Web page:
Simply put, FSC would like to thank the performers, producers, agents, and other industry members that attended yesterday’s CalOSHA Subcommittee meeting.
It was a lively discussion, to say the least – and gave a voice to the adult industry, to answer claims made by industry critics, including AIDS Healthcare Foundation (AHF). It was the first time that CalOSHA had an opportunity to hear from legitimate industry stakeholders, and they heard hours of comments on proposed health & safety regulations that could affect the lives and livelihoods of the adult industry community – from the adult industry community.
Industry attorney Paul Cambria (there on behalf of Vivid Entertainment) spoke first, and entered into record the FSC-commissioned report by respected Johns Hopkins professor, biostatistician and epidemiologist Dr. Lawrence Mayer. The report states that data presented by LA County Public Health officials Drs. Robert Kim-Farley and Peter Kerndt is “flawed” and “without basis in science.” Prior to Dr. Mayer’s report, the only data on rates of adult industry STIs was from LA County Public Health, and now, that data has been called into question.
Following Cambria, industry members spoke up to question and offer comments on a 17-page draft of proposed health and safety regulations (link below), which the subcommittee is considering for submission to the CalOSHA Standards Board.
Throughout the meeting, the questions and comments from industry members were impassioned, intelligent and mostly from performers that voiced their independent opinions – and outrage – at feelings of being left out of regulatory protocol that will affect them, while outside healthcare organizations and medical authorities have aggressively pushed their agendas for regulating the adult industry.
Special thanks to performer Danny Wylde and industry activist Michael Whiteacre for helping to rally performers to attend the meeting. Also, to Girlfriends Films owner Dan O’Connell and GF vice president Moose for the company’s continued support of FSC and for spreading the word to their models, many of whom attended yesterday. Wicked Pictures, a longtime supporter of FSC, was represented at the meeting by Jessica Drake, Brad Armstrong and Kaylani Lei.
Thanks to all the independent performers, like Nicki Hunter, who was interviewed by the LA Daily News, and said, “I think the intentions are good, but the proposals are unrealistic in the industry. If this does pass, the industry will move to Nevada.”
To performers Ela Darling, Lilly Cade, and Sarah Shevon, who questioned the scope of potential barrier control methods. And Darryl Hannah, who eloquently expressed her disgust and mistrust of the process. To agent Shy Love, whose fiery commentary called anti-adult Pink Cross Foundation out on the carpet.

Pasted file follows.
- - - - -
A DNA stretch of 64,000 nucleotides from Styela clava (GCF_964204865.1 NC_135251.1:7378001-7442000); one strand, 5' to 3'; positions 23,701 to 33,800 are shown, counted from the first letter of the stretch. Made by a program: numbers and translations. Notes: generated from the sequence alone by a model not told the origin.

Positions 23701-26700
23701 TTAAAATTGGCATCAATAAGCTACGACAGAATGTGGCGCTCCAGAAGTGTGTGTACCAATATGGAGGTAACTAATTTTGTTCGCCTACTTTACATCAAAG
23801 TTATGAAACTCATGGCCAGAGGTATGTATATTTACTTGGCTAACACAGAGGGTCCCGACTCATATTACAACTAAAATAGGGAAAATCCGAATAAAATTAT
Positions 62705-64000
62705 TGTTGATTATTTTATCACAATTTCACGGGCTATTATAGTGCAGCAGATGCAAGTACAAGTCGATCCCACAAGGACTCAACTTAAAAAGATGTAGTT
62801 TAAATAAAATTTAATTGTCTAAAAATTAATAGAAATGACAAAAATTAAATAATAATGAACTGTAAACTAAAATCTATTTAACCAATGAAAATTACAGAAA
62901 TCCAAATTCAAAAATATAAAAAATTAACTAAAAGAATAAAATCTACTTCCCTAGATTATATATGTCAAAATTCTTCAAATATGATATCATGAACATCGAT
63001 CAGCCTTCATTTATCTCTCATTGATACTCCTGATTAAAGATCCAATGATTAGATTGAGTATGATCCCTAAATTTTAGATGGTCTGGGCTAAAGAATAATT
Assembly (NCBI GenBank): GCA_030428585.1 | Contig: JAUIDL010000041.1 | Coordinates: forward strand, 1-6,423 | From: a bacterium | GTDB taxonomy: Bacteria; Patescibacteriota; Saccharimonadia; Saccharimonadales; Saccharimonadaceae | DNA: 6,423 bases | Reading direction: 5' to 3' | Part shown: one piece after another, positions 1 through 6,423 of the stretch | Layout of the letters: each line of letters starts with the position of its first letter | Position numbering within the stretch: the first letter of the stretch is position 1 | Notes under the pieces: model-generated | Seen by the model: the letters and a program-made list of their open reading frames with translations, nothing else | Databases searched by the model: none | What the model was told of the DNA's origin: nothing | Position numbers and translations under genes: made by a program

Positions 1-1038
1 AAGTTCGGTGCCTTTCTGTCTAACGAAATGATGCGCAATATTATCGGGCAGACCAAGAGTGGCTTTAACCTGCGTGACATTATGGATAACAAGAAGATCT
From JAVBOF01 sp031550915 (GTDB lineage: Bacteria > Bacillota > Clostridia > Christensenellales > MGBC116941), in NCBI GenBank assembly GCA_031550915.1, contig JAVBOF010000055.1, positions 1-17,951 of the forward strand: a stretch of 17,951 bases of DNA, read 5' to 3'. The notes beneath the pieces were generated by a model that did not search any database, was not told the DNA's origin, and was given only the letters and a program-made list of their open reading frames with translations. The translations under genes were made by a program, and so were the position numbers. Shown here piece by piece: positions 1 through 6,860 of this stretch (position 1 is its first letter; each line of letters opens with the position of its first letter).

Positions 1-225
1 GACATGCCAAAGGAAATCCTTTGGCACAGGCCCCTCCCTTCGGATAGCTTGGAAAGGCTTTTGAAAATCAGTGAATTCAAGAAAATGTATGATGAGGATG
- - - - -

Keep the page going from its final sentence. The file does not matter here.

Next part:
Performers like John Magnum, who tried to build bridges of understanding with their questions – indicating to all those gathered – that the industry is not anti-regulation but, instead, pro-choice for performers. Who knows better than them, the risks they face and the precautions they take to protect themselves on a daily basis?
To everyone that spoke up to say – putting the issue of barrier protection aside – that testing and self-regulation imposed by the industry has worked and protected them, proving that they are not a “public health threat” and that conditions are not “epidemic,” as some anti-adult activists would have you believe. In fact, that in comparison to other sexually-active groups in the general population, the performer STI rates are lower and that infections are detected sooner because of frequent testing protocol.
To director Eli Cross and performer Tommy Gunn, who pointed out that stunt men, boxers and mixed martial arts fighters risk exposure to bodily fluids, just like adult performers – and that even a simple French kiss in a mainstream movie can put actors at risk of exposure.
To Nina Hartley, who expressed concern for her friends and family if the proposed regulations were passed – and her husband director Ira Levine, who patiently nailed down direct responses from officials.
Agents like Derek Hay and Mark Spiegler, who explained the business aspects involved in arriving at practical regulatory decisions. And to FSC board member and industry veteran Christian Mann, who brought up the producer’s point of view, alongside Cyd Black and several other content producers.
To performer Kara Price, who signed up for FSC membership prior to the meeting and also showed up to voice her opinions at the meeting. And to all those at the meeting that did not get a chance to speak, but showed their support simply by being there. To any of those we may have missed…
To attorneys Karen Tynan and Kevin Bland, who have worked tirelessly to help FSC and other adult industry companies in dealing with CalOSHA.
And, lastly, to all the industry members that couldn’t be there, but followed the live Tweets, asking questions and stating their opinions online. For industry members that would like to submit their questions and comments directly to CalOSHA, contact Subcommittee Director firstname.lastname@example.org.
FSC would like to thank each and every one for fighting the good fight. It is great to feel the support and see industry stakeholders involved in the process. CalOSHA stated that they do not expect another meeting until the end of the year – but until then, FSC will keep you informed and updated. Anyone with questions, or who would like more information on FSC, please contact email@example.com.
And again – thank you. -jc